Composite decking (also known as wood plastic composite, or WPC) is an alternative form of decking built out of composite materials – wood fibres, plastics, and inorganic filler materials. Composite decking can be manufactured to very convincingly imitate the smell, feel and look of wood, but the care, maintenance and cleaning it requires is very different. In most cases composite decks require a lot less effort to maintain than pure timber decks, and for many people not having to oil and stain the deck is one of the main selling points.
Cleaning off dirt
You'll get common surface dirt no matter what sort of decking you choose to install. With composite decking, most manufacturers recommend that you simply wash down your deck occasionally with soapy water and a soft-bristled brush to make sure it's free of any dirt, bird poo or leaves that may build up over time. Others may recommend doing the same, albeit with a purpose-designed composite deck cleaning agent.
This general cleaning doesn't have to be performed obsessively, but it's a good idea to give it a fairly regular clean. If you leave organic build-up like leaves, pollen, dirt and bird droppings for too long on your deck, it can stain your deck and encourage the growth of mould - which is much harder to deal with.
A quick note about high-pressure cleaners: some products can be quickly and easily cleaned using these tools, but they're not always recommended. Check the care instructions provided by your manufacturer before using one on your composite deck.
Unlike PVC decking, wood composite decking is porous and staining can be a quite a problem. Depending on the treatments and what's caused the stain, it may be more difficult to remove a stain from composite decking than it would be to remove a similar stain from a timber deck. If you do drop something like wine or food on your deck, you should try to clean it up immediately with warm soapy water and a brush.
For spot stains that result from something that's been allowed to sit on the deck for a while, first try to remove it with soapy water and a brush. If this doesn’t work, the stain has probably set itself quite well into the pores of the decking. If it's a stain caused by a greasy substance, a degreasing agent may help.
If this doesn't work, you may need to try a commercial composite deck cleaning agent. Most manufacturers and distributors will be able to recommend specific cleaning agents for your deck - and although a mixture of bleach and water may do the trick, it also has the potential to lighten your deck. Some manufacturers may require you to use a particular product in a particular way to protect both the look of the deck, and your warranty.
Composite decking products often come with conditional warranties against staining within a certain number of years - check with your installer or supplier to find out if you're eligible for a replacement under the terms of the warranty.
Composite decking is far more malleable than wood. In manufacturing this is a great thing, because the materials can be easily shaped. Unfortunately, this pliability also makes this type of decking more susceptible to unwanted bending or buckling. Prolonged exposure to harsh sunlight, strong forces or high heat can cause the shape of the materials to change.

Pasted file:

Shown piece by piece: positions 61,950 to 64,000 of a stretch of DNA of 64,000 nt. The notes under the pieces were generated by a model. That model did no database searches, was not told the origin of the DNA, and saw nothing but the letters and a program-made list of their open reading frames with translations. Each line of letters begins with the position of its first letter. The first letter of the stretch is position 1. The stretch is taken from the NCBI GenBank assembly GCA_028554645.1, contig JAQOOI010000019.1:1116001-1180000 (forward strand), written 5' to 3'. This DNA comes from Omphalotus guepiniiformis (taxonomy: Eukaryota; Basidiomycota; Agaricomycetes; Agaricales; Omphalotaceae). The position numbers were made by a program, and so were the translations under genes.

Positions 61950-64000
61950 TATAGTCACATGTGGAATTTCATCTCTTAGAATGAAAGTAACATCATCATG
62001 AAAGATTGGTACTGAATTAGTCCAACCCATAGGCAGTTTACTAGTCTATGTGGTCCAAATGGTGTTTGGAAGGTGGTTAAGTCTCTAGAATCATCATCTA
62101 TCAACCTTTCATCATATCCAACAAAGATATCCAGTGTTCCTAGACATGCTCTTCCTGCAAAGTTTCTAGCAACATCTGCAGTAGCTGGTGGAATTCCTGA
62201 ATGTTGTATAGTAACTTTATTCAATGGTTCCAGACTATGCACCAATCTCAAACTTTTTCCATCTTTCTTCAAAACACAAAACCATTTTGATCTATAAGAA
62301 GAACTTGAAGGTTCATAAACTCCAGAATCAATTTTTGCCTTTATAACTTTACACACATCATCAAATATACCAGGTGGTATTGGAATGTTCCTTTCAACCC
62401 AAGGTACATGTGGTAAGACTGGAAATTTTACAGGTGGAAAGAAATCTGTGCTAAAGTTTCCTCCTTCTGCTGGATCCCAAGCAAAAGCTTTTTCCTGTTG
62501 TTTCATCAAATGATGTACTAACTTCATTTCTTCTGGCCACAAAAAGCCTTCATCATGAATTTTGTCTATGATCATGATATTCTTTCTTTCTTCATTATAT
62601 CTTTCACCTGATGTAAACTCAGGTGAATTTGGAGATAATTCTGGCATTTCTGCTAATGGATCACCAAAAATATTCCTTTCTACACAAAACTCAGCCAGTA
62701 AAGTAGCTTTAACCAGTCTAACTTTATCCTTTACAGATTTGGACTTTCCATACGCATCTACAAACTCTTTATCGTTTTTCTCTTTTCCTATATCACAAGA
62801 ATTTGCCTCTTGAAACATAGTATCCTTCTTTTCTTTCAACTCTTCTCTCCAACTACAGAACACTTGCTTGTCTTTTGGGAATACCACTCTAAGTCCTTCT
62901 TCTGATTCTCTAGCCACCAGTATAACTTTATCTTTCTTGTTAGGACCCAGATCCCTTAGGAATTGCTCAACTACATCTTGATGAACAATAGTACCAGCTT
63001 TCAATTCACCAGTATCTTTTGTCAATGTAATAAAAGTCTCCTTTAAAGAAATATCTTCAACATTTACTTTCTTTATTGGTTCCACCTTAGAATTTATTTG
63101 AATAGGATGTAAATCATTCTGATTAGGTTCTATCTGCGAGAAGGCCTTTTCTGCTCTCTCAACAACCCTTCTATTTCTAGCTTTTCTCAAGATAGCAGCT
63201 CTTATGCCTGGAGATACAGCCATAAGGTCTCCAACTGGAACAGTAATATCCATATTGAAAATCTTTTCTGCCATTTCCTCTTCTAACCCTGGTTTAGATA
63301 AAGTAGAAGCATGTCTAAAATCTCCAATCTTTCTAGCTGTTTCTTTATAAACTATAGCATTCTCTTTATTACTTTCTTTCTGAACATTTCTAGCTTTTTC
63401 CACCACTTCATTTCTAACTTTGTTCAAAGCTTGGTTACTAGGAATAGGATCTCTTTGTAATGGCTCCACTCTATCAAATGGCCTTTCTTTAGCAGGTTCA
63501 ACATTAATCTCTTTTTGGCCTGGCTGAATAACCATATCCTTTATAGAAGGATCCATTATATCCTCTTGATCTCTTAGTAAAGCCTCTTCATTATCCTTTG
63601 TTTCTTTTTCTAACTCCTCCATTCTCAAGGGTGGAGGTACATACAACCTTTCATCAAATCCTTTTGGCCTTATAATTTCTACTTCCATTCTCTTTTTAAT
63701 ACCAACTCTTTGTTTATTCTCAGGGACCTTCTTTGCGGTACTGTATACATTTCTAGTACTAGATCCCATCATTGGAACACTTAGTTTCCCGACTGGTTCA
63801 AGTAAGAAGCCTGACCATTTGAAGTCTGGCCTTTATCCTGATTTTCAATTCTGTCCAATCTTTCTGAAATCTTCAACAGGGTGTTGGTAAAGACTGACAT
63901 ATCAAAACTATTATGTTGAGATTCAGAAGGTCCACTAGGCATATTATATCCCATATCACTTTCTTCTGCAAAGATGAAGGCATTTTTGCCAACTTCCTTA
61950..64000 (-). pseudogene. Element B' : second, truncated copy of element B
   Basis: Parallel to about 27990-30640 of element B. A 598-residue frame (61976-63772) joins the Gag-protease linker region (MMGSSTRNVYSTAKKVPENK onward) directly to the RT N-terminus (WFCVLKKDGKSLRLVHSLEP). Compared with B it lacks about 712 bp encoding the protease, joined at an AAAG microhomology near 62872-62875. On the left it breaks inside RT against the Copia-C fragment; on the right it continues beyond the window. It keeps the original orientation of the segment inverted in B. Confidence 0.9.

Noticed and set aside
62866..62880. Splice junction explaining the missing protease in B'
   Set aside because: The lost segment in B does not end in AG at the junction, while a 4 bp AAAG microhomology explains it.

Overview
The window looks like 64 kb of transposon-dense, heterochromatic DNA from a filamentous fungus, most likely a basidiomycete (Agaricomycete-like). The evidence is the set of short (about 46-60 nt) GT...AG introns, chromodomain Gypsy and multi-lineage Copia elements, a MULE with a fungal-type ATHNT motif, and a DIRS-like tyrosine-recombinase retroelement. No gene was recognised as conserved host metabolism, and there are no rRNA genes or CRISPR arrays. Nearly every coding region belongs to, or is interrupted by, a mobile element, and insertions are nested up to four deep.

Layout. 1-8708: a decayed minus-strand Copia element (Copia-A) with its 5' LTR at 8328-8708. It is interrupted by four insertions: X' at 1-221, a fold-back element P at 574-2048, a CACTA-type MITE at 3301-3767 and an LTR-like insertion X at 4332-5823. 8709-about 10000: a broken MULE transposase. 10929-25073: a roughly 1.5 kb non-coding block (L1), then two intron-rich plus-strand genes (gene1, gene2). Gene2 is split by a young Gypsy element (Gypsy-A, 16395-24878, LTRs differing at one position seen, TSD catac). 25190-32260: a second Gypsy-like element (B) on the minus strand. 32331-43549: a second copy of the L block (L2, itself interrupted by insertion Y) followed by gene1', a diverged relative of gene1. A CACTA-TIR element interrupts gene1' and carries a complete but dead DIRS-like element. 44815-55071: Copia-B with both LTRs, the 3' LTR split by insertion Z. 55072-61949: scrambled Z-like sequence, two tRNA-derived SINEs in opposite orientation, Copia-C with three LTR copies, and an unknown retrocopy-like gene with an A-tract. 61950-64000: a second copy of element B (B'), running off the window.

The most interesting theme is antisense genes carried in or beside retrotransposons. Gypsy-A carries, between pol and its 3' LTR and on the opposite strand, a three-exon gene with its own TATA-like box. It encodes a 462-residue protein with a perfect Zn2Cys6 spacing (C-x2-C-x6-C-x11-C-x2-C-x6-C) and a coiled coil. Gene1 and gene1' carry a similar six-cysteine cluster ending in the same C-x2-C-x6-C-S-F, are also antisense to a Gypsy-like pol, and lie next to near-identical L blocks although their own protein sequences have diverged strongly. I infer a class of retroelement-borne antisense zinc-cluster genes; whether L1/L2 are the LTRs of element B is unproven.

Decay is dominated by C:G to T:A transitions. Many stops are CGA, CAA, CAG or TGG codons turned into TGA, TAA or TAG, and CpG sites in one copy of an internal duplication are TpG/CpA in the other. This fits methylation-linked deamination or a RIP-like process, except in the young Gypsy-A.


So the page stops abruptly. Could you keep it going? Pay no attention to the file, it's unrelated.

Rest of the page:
You should approach this danger with a philosophy of prevention rather than cure: designers should position their deck away from the direction of the beating sun, or intelligently use roof eaves or other types of shading to shield the deck from the sun’s harsh rays.
How to deal with mould and mildew
Mould is perhaps the biggest problem people tend to experience with composite decking - and in the past, there have even been class action suits filed against decking manufacturers by customers who are unhappy with how readily mould has grown on their decking. Technologies do improve though, and there are ways to clean mould from decking as and when it appears.
Again, prevention is the best cure. Regularly cleaning your deck and dealing with spills as soon as they occur will help to prevent mould on your deck - as will reducing its exposure to constant damp.
If you do get mould on your deck, consult your supplier about the kinds of treatments you can use to deal with it. Most will recommend some type of composite deck cleaner or composite deck wash. In most cases these work best when applied to a dry deck, so that the agent that kills the mould attacks it right down to the root.
Many websites also recommend using a 50/50 mixture of bleach and water to deal with mould. While bleach may be effective in dealing with the mould, it's a fairly strong substance and can also lighten the colour of your deck. Before using this method, check with your decking manufacturer - and only ever proceed after you've tested this mixture on a less conspicuous part of your deck to ensure that it isn't going to spoil the look.
Composite decking delamination
In some cases, excessive or repetitive stress, exposure to extreme heat or UV radiation, or production issues can lead composite decking to flake and disintegrate. This is known as 'delamination'. Delamination is a material failure which affects both the look and the structural integrity of composite decking. Decking that suffers from delamination can't be 'fixed', and in most cases will need to be replaced.